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Genome-wide selection of unique and valid oligonucleotides.

Hyyrö, Heikki; Juhola, Martti and Vihinen, Mauno LU (2005) In Nucleic Acids Research 33(13). p.115-115
Abstract
Functional genomics methods are used to investigate the huge amount of information contained in genomes. Numerous experimental methods rely on the use of oligo- or polynucleotides. Nucleotide strand hybridization forms the underlying principle for these methods. For all these techniques, the probes should be unique for analyzed genes. In addition to being unique for the studied genes, the probes should fulfill a large number of criteria to be usable and valid. The criteria include for example, avoidance of self-annealing, suitable melting temperature and nucleotide composition. We developed a method for searching unique and valid oligonucleotides or probes for genes so that there is not even a similar (approximate) occurrence in any other... (More)
Functional genomics methods are used to investigate the huge amount of information contained in genomes. Numerous experimental methods rely on the use of oligo- or polynucleotides. Nucleotide strand hybridization forms the underlying principle for these methods. For all these techniques, the probes should be unique for analyzed genes. In addition to being unique for the studied genes, the probes should fulfill a large number of criteria to be usable and valid. The criteria include for example, avoidance of self-annealing, suitable melting temperature and nucleotide composition. We developed a method for searching unique and valid oligonucleotides or probes for genes so that there is not even a similar (approximate) occurrence in any other location of the whole genome. By using probe size 25, we analyzed 17 complete genomes representing a wide range of both prokaryotic and eukaryotic organisms. More than 92% of all the genes in the investigated genomes contained valid oligonucleotides. Extensive statistical tests were performed to characterize the properties of unique and valid oligonucleotides. Unique and valid oligonucleotides were relatively evenly distributed in genes except for the beginning and end, which were somewhat overrepresented. The flanking regions in eukaryotes were clearly underrepresented among suitable oligonucleotides. In addition to distributions within genes, the effects on codon and amino acid usage were also studied. (Less)
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author
publishing date
type
Contribution to journal
publication status
published
subject
keywords
Amino Acids: analysis, Genomics: methods, Nucleotides: analysis, Oligonucleotide Probes: chemistry, Proteins: chemistry
in
Nucleic Acids Research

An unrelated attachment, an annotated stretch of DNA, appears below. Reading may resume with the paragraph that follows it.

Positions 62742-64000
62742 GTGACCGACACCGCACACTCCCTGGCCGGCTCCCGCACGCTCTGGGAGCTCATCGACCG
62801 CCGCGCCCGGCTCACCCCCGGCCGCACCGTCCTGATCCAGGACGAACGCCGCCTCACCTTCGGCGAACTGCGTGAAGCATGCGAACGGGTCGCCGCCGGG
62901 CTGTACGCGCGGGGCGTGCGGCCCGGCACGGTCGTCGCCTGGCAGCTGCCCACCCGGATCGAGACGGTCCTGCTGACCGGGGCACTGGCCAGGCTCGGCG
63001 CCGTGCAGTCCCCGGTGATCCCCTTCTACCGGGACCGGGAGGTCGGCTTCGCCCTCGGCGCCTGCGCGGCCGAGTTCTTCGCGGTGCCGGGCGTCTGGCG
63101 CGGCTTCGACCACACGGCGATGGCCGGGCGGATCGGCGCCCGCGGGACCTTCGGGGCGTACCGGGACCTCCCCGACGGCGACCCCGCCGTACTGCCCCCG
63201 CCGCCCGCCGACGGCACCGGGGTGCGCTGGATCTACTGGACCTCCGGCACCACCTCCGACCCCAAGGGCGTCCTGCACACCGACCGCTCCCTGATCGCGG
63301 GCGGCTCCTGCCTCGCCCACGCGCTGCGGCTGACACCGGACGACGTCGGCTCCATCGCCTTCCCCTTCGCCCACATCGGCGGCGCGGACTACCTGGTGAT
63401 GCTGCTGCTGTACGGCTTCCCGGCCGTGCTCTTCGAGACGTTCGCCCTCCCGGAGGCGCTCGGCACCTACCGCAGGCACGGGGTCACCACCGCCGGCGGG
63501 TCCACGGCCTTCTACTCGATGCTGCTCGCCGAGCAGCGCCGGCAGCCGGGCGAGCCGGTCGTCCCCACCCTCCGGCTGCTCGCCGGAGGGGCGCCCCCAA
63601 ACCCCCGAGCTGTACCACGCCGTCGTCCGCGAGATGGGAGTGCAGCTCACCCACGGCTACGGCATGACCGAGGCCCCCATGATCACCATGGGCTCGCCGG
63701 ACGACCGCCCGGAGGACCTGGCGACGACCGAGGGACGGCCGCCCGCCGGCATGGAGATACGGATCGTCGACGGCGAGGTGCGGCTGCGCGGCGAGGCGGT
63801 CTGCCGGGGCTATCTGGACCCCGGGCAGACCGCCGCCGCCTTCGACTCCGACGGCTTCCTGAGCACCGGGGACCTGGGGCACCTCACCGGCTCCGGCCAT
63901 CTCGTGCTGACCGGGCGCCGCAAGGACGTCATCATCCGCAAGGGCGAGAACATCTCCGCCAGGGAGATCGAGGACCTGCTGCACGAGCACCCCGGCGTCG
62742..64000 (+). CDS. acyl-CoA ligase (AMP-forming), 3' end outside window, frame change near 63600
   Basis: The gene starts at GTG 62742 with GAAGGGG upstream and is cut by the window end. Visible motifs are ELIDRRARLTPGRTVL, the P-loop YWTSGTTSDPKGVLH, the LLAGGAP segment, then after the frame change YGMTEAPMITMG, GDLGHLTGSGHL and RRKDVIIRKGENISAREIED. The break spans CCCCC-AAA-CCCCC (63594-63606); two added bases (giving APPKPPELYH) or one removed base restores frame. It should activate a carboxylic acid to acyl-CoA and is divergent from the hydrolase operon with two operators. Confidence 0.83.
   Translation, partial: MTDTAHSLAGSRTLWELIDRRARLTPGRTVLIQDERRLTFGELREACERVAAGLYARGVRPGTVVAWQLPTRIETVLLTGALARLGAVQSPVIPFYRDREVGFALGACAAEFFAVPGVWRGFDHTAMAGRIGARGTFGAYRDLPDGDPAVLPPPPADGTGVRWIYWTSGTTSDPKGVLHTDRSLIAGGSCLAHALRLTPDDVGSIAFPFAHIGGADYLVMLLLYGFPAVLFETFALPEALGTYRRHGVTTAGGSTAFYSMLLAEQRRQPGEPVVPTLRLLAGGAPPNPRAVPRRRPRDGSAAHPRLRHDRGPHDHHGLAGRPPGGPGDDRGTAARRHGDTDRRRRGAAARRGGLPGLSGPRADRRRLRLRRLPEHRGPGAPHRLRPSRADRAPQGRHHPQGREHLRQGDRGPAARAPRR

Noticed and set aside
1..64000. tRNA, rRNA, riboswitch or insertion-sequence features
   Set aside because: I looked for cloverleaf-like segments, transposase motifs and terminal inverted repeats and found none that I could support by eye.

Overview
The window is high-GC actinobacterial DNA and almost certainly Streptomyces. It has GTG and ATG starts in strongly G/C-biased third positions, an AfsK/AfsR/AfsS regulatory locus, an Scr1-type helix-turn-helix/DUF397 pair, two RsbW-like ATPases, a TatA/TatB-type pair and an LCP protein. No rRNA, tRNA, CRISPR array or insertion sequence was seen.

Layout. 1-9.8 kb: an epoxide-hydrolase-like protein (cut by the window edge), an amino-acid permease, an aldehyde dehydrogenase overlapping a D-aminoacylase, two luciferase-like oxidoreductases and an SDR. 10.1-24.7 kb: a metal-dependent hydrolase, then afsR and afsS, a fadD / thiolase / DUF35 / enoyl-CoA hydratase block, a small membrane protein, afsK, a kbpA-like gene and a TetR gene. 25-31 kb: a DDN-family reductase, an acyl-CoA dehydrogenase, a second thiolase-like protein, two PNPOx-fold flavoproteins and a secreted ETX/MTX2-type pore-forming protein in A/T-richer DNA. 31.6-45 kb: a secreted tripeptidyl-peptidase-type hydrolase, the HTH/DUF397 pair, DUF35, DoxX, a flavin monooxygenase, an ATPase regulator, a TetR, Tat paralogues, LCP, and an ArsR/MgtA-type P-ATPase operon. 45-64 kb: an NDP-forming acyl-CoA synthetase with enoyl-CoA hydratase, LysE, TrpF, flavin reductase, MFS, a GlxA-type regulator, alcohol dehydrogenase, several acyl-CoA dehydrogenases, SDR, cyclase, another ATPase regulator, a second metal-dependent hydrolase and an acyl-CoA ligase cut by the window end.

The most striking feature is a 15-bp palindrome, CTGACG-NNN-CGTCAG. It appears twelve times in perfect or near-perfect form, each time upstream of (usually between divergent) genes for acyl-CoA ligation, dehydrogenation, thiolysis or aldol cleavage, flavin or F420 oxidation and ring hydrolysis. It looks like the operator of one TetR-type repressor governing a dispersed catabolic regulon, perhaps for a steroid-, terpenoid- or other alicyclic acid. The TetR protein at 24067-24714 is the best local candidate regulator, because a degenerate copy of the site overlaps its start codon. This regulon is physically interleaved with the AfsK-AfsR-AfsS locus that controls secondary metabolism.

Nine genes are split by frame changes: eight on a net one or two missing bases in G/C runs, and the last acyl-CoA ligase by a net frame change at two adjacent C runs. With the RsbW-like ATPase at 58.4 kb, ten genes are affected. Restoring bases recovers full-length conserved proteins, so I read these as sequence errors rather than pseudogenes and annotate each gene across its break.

volume
33
issue
13
pages
115 - 115
publisher
Oxford University Press
external identifiers
  • pmid:16049019
  • scopus:27144468325
ISSN
1362-4962
DOI
10.1093/nar/gni110
language
English
LU publication?
no
id
5694b57d-b9ff-4467-a0a5-537d9ea45213 (old id 3635409)
alternative location
http://www.ncbi.nlm.nih.gov/pubmed/16049019?dopt=Abstract
date added to LUP
2013-06-12 16:13:37
date last changed
2017-01-01 07:39:13
@article{5694b57d-b9ff-4467-a0a5-537d9ea45213,
  abstract     = {Functional genomics methods are used to investigate the huge amount of information contained in genomes. Numerous experimental methods rely on the use of oligo- or polynucleotides. Nucleotide strand hybridization forms the underlying principle for these methods. For all these techniques, the probes should be unique for analyzed genes. In addition to being unique for the studied genes, the probes should fulfill a large number of criteria to be usable and valid. The criteria include for example, avoidance of self-annealing, suitable melting temperature and nucleotide composition. We developed a method for searching unique and valid oligonucleotides or probes for genes so that there is not even a similar (approximate) occurrence in any other location of the whole genome. By using probe size 25, we analyzed 17 complete genomes representing a wide range of both prokaryotic and eukaryotic organisms. More than 92% of all the genes in the investigated genomes contained valid oligonucleotides. Extensive statistical tests were performed to characterize the properties of unique and valid oligonucleotides. Unique and valid oligonucleotides were relatively evenly distributed in genes except for the beginning and end, which were somewhat overrepresented. The flanking regions in eukaryotes were clearly underrepresented among suitable oligonucleotides. In addition to distributions within genes, the effects on codon and amino acid usage were also studied.},
  author       = {Hyyrö, Heikki and Juhola, Martti and Vihinen, Mauno},
  issn         = {1362-4962},
  keyword      = {Amino Acids: analysis,Genomics: methods,Nucleotides: analysis,Oligonucleotide Probes: chemistry,Proteins: chemistry},
  language     = {eng},
  number       = {13},
  pages        = {115--115},
  publisher    = {Oxford University Press},
  series       = {Nucleic Acids Research},
  title        = {Genome-wide selection of unique and valid oligonucleotides.},
  url          = {http://dx.doi.org/10.1093/nar/gni110},
  volume       = {33},
  year         = {2005},
}